This article appeared on Positively Positive.
“Never lose sight of the fact that just being is fun.” – Katharine Hepburn
Today’s modern society has transformed many of us into doers, performers, and over-achievers. That’s how I lived a high amount of my time. I spent 15 years of my life in the corporate world and used to define my worth through my social status and my profession.
At the time, building a successful career meant the world to me. I can recall how I was keeping myself busy all the time, often stressed and always in a rush, and nothing I was doing was good enough. That felt exhausting. I was a perfectionist, and that used to give me a sense of pride as if perfection were a strength or some sign of virtue.
Three years ago, I ended up with no work in a foreign country. I was almost depressed, not knowing what to say when people were asking questions about my profession. The idea of making no income injected my mind with a very wide repertoire of worries, fears, and concerns.
I was lost and stuck, and the way I was labeling myself at the time was quite painful: unemployed. Not only it looked like I had a serious problem to deal with, but I was starting to feel like I was a problem myself.
We all perceive the reality of our experiences filtered through our lenses, the expectations we set on ourselves and others, and our own system of belief. To some people, being unemployed is a fact. Not good or bad, normal or abnormal, right or wrong. To me, it held a strong negative connotation: in a world that generally validates our self-worth through what we do, having no work made me feel like a total failure.
You see, one of the most common questions people ask when making new acquaintances is “What do you do for a living.” Most of us have been trained to define who we are through what we do. Always running somewhere, always busy to get more, and achieve more. That’s why mindful practices as yoga and meditation have become kind of special nowadays: because we tend to forget how just to be.
Some people get sick and depressed once they retire. All of a sudden, they’ve got all the time in the world, and they don’t know what to do with it. Some even feel guilty for having so much available time for themselves, unable to relax and enjoy the small pleasures of life without working.
Looking back on my life, I came to realize I was stuck in this trap:
For too many years, I thought I was my job. And when the job was not in my life any longer, I wasn’t.
Work is where we spend most of our time, so if we’re not happy with at work, we’re ultimately not happy with most of our lives. Most of us need a job, and money is a much-needed instrument for us to survive. But is life supposed to be all about our jobs? Is there no other way to be happy? What if the ultimate purpose of us being here were just to be happy? No matter how, if through the work we do or not?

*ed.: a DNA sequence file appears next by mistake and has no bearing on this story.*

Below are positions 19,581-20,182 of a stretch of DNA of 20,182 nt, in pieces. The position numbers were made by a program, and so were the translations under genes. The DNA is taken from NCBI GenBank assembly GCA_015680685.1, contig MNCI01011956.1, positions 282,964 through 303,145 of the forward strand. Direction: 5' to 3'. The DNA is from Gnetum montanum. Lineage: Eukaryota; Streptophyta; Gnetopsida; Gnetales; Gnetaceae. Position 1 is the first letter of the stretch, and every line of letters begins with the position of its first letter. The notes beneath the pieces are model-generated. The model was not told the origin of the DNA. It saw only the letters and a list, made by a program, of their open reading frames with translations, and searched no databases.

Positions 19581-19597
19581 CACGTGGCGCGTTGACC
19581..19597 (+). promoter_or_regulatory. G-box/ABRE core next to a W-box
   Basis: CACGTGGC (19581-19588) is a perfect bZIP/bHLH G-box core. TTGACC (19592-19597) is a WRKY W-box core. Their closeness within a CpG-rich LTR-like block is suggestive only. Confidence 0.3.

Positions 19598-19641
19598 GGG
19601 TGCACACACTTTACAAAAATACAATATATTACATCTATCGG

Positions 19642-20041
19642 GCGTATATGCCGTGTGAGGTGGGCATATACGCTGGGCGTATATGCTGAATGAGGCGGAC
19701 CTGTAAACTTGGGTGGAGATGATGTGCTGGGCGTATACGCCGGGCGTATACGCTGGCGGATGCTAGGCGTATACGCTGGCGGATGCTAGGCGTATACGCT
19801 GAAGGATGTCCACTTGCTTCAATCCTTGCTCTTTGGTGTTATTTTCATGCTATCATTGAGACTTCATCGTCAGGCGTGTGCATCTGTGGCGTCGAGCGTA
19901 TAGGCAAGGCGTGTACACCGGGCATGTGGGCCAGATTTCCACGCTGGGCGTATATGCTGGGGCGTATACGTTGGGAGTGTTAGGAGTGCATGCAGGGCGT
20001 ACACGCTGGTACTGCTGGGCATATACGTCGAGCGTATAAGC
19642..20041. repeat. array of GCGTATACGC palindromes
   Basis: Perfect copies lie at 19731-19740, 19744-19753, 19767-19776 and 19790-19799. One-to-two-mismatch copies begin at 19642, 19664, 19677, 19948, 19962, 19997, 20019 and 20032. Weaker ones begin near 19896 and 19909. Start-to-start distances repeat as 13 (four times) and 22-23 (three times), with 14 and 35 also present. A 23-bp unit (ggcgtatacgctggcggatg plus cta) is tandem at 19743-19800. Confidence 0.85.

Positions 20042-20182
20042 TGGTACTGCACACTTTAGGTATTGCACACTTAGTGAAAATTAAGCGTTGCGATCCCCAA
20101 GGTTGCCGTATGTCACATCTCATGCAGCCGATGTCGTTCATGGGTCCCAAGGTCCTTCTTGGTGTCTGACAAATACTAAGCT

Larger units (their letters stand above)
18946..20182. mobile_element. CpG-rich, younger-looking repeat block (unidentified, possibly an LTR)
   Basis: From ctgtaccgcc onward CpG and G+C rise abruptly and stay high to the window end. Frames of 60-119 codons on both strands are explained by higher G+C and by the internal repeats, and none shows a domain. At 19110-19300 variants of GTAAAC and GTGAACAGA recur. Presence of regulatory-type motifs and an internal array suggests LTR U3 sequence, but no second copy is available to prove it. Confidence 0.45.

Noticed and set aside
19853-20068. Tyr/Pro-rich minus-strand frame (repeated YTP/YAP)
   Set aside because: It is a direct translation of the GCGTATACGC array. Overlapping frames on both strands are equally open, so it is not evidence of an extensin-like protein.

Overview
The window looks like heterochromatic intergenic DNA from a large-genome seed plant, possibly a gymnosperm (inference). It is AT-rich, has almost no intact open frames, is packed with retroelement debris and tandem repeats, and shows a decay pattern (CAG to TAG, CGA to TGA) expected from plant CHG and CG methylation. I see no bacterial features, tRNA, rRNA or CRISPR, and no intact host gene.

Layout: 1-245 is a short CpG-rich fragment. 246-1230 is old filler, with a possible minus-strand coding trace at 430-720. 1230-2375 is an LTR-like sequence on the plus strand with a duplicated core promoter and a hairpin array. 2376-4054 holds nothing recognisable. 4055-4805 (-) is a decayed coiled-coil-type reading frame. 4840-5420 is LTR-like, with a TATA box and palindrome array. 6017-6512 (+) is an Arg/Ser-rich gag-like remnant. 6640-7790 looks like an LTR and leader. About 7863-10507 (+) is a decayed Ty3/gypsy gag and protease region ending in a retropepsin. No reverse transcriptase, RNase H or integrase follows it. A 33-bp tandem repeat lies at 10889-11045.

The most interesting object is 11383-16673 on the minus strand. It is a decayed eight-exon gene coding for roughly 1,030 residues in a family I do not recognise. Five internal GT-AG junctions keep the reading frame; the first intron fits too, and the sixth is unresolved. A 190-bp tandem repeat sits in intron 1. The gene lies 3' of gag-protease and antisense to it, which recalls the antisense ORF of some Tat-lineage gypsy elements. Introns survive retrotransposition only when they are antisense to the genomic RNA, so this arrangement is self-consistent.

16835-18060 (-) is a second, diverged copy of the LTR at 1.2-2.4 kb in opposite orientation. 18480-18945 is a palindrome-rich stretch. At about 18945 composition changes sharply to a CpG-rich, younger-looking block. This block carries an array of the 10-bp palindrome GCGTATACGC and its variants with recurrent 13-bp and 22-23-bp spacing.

So here’s what I believe to be true today:
In a society that tends to value self-worth through how well we do things in life (based on individual results, goals, and achievements), many of us have even started to feel guilty for taking a nap or doing nothing.
I have released myself from the “do it all” mentality, and doing nothing doesn’t necessarily mean I’m lazy. As long as it comes from an empowering place of choice – my own choosing – doing nothing is an action! I know I am not a robot, and I often need time to relax and recharge: mind, body, and soul.
Whenever I fail at anything, that doesn’t make me a failure because I am not what I do. My job is part of life and not life itself. I am not my profession, no matter how much I might love it.
Today I am a life coach. I do what I love, and love what I do. I am looking forward to Monday mornings to do soul work with people. However, being a coach is not who I am – I am also a wife, a daughter, a sister or someone’s friend.
Wayne Dyer was right: I am a human being, not a human doing. There are many hats I am wearing in life, and so do you.
“You are a human being, not a human doing. Don’t equate your self-worth with how well you do things in life. You aren’t what you do. If you are what you do, then when you don’t…you aren’t.” – Wayne Dyer
And now, I would like to hear from you. How do you define yourself? Are there moments in life when you feel like a “human doing”?
Feel free to get in touch at firstname.lastname@example.org or post your comments below.
And if you know other women who might benefit from this information, please share. Thank you.
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- Posted by Sara Fabian
- On May 29, 2018